By Melissa Fossum
By Lauren Wise
By New Times
By Amanda Savage
By Jason P. Woodbury
By Troy Farah
By New Times
Nobody in Hollywood quite caught on to his high concept of a cartoon band fronting an album's worth of adventurous pop songs. And then the Gorillaz CD came out, buoyed by MTV videos showing . . . well, a cartoon band fronting an album's worth of adventurous pop songs.
"You could say I came up with the idea before them," Wilson shrugs. "I mean, I've been working on this idea since 1995. But it's not like I'm the first guy to come up with the idea of a cartoon rock band," he admits, noting he himself was influenced by every mid-'60s cartoon show from Josie & the Pussycats to the short-lived Osmonds' animated series. The project is still on the back burner, Wilson insists.
"I'll probably still, every once in a while, make a Poppin' Wheelies record," he predicts. "It really is a perfect combination of everything I love: rock 'n' roll, science fiction, comic books, animation -- it's all right there in one package. But nobody at Cartoon Network is giving me a million dollars to make a TV series out of it yet, so I guess we'll just have to wait and see."
In the meantime, Wilson is proud to be getting back with his former bandmates to reclaim the catalogue of jangly pop gems he now regards with renewed respect. "When we started rehearsing again [initial sessions began over the summer], I realized it was pretty cool," he says. "There's a lot of great material to play. And there's a lot of songs that people know the words to. It's gonna be pretty easy for a lot of people to sing along to the entire set."
Wilson also feels the need, after all these years, to set the record straight on a number of misconceptions that have built up around the Gin Blossoms' mythic story. Chief among these is the notion that once the band fired founder Doug Hopkins -- the mercurial but unquestionably gifted songwriter whose hits like "Hey Jealousy" and "Found Out About You" helped rocket the band's first full-length CD, New Miserable Experience, to double-platinum status -- the Gin Blossoms lost their one true genius and were never able to match the songwriting standards their brooding poet had set. Hopkins committed suicide soon after leaving the band.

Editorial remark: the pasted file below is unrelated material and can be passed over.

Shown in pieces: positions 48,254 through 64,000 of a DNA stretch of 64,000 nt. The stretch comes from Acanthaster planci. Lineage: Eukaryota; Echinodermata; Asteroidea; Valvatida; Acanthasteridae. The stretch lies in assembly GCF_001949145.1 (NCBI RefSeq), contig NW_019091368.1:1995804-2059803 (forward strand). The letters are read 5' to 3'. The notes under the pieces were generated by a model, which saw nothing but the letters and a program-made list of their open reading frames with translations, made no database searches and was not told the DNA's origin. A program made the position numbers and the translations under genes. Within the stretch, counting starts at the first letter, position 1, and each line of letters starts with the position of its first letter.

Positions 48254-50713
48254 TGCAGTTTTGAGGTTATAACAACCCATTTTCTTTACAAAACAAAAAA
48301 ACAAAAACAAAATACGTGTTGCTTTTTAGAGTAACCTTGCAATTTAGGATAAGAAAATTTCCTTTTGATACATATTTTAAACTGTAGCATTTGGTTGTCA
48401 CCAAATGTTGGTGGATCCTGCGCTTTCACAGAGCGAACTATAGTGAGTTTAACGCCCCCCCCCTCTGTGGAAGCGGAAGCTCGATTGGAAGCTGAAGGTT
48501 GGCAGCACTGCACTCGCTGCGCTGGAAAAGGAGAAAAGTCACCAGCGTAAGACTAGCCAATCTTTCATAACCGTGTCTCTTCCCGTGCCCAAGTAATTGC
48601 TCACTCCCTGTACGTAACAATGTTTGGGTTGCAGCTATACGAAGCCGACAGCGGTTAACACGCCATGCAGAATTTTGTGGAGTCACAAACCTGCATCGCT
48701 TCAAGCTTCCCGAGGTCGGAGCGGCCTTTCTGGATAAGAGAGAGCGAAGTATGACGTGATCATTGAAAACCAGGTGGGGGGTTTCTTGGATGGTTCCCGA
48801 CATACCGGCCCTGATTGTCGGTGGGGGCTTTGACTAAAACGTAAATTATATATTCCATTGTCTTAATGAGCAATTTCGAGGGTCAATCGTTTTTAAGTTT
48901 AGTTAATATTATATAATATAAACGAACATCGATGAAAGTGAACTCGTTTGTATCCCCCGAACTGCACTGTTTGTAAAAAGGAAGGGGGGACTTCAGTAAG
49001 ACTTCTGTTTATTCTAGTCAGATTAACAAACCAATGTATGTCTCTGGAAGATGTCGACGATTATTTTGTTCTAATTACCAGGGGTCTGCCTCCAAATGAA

"I think a lot of people don't know the whole story now and kind of assume that was the case," Wilson says. "That we fired Doug, discovered we couldn't write songs, and busted up as a result of it. They forget that Congratulations I'm Sorry [the band's follow-up CD, recorded with Hopkins' replacement Scott Johnson] was a platinum record with a Top 10 single and a Grammy nomination."
As to the hopes still held by many early fans that the reunited Blossoms might record some of the many unreleased gems Hopkins apparently left behind, Wilson sounds less than enthusiastic about the idea. "I suppose we could, but we don't have any plans to do that," he says. "I would think, though, that if we had the opportunity to make another record, we would probably want to do it ourselves."
Nearly the only thing Wilson sounds truly certain about is that he'll never move far from the unique little music scene he helped create. "I live in Mesa now, but my studio is in Tempe and I'm a Tempe guy," he insists. "I grew up in Tempe, and I still think it's an exciting place. I'm proud of what's happened to Mill Avenue. I'm not so thrilled about the Gap and Borders Books, or all the squiggly neon. But I still think the street is beautiful, and I know those buildings will be there 100 years from now -- although there probably won't be a Gap occupying one of 'em."
For his part, Wilson is determined to remain a vital part of what keeps Mill Avenue kicking. He continues to perform acoustic happy hour sets every Friday night at Long Wong's, the charmingly divey bar where it all began for the Gin Blossoms -- and indeed, the Tempe music scene -- back in the late '80s. And his recording house, Mayberry Studios, remains an affordable music factory for any aspiring rock star who wanders in off Mill's brick-laden streets.
"I'm really proud of how the whole scene's evolved," he says, "and my studio itself has become a part of the Tempe music scene. Even if I'm not in a band, I've got an opportunity through my studio to still be a part of the scene and record other groups."
Not that Wilson intends to retire from the rock star game just yet. "No, I'm definitely into the idea of succeeding," he says flatly. "And it's my goal to write songs that people hear. That's still all I really want to do."